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Life sciences industry failing to adequately manage talent, research finds

Life sciences industry failing to adequately manage talent, research finds

Latest global RSA survey identifies growing gap between principle and practice

While 90% of life sciences executives identify talent management as a key priority, over three quarters (77%) of their organisations are not delivering this in practice, operating without an active strategy in place. This is the headline finding of a global survey of over 550 life sciences senior managers carried out for executive search organisation RSA.

Overall how companies manage talent is becoming less planned and more ad-hoc since RSA carried our previous research in 2010. Much of this is due to the continuing impact of market change and sluggish economic conditions. Two thirds of organisations (66%) have undergone a review or restructure in the last 18 months, with 78% reviewing headcount.

Not only do fewer organisations have a formal talent management strategy (up from 67% to 77%), they are also not using recognised processes when cutting jobs. Nearly 8 in 10 (79%) admitted that they use no formal talent assessment exercises to identify which employees will face redundancy (up from 62% in 2010), while 38% don’t consider future demand for skills when making staff cuts. 

However on a positive note understanding between business and HR is improving. While only 40% of executives believe that HR has a clear understanding of the skills the organisation needs in five years time, this has nearly doubled from just 24% in 2010. Almost 7 in 10 (69%) felt that HR would have a key role to play in redefining long-term resourcing needs, broadly similar to 2010.

Nick Stephens, CEO of RSA comments, “Our research shows that the life sciences industry rates people as its biggest asset and understands that it is imperative that they are developed and retained. However the continuing pressures of the recession and major market change are forcing businesses and their HR departments to focus on short-term fixes, rather than long-term strategy. The situation has actually worsened since 2010, with a widening gap between actual and best practice when it comes to managing and developing staff.”

Talent- buy, not develop?

The impact of the recession has also swung the pendulum back towards buying in, rather than developing talent. Whereas in 2010, it took six months or longer to fill senior vacancies in 71% of cases, this had plummeted to 11.5% in 2011, with 41% now in place in less than three months. The outlay has also dropped – with 39% of respondents confirming that recruitment cost between 20-30% of the position’s annual salary, down from 50% in 2010. No wonder that in 4 out of 10 life sciences businesses, less than 20% of senior managers are appointed via internal promotion.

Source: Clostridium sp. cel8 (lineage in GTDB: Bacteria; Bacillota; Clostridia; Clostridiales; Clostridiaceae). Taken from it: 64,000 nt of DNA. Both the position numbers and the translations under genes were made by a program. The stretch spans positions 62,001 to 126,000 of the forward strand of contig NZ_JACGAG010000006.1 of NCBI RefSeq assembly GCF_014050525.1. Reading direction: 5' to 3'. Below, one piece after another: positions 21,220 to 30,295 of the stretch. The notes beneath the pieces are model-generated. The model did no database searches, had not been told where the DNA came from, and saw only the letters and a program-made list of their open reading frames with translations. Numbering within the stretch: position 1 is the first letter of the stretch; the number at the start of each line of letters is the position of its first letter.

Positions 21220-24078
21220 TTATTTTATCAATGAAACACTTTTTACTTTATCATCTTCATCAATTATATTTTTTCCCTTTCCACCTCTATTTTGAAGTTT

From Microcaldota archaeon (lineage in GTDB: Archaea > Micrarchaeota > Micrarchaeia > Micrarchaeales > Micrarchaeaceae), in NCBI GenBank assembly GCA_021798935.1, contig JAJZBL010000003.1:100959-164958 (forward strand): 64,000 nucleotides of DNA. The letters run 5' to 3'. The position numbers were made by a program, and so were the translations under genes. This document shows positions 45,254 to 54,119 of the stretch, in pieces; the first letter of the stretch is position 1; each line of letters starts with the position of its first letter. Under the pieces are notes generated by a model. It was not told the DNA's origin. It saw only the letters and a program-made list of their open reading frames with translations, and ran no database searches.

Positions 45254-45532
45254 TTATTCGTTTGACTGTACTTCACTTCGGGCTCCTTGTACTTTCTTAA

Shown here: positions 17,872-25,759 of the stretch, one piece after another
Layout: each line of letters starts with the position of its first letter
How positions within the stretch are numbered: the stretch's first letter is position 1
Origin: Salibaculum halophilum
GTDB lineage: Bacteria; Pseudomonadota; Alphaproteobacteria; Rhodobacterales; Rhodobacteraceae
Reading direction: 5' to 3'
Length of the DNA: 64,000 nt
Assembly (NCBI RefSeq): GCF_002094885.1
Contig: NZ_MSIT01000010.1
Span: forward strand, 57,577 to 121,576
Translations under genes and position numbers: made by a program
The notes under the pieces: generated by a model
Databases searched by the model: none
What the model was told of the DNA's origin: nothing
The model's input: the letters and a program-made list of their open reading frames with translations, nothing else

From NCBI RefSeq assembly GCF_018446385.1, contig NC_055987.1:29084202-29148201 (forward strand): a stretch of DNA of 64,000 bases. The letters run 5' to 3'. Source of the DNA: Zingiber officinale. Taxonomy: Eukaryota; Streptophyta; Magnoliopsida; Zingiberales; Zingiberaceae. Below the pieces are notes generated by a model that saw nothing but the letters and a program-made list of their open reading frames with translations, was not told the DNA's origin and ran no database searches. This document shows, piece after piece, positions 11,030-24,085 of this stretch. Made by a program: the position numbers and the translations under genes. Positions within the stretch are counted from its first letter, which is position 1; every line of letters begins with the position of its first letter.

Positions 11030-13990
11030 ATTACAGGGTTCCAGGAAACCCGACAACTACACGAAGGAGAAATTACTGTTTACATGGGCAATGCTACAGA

2011 priorities – still dominated by the recession

The disconnect between idea and reality is also shown by the HR priorities that executives set. 66% saw leadership development as a key aim, but only 44% felt that HR would be focused on this, with areas such as restructuring (27%) and downsizing (13%) taking up much of the HR department’s time over the next year.

Long term planning has also taken a back seat – 7 out of 10 admitted that they still didn’t assess employees against the business’s medium and long term goals, a dramatic increase from 47% in 2010.

Talent management improving, but slowly

Life sciences executives recognise that improving talent management processes is vital if they want to remain competitive and do see positive changes since 2010. While last year 78% felt they needed to improve how they developed leaders, in 2011 this had dropped to 62%. Future planning is also improving slowly – 47% had no clear leadership succession plan in place, but this had reduced from 55% in 2010.

“From the outside it does feel as if the life sciences industry is enveloped in gloom when it comes to managing talent, but there are glimmers of light.” said XX, XX of RSA. “Processes are improving, albeit slowly, as companies balance immediate and long-term needs moving forward. Now is the time for companies to invest in developing talent so that they can benefit from the opportunities in a still-changeable market.”

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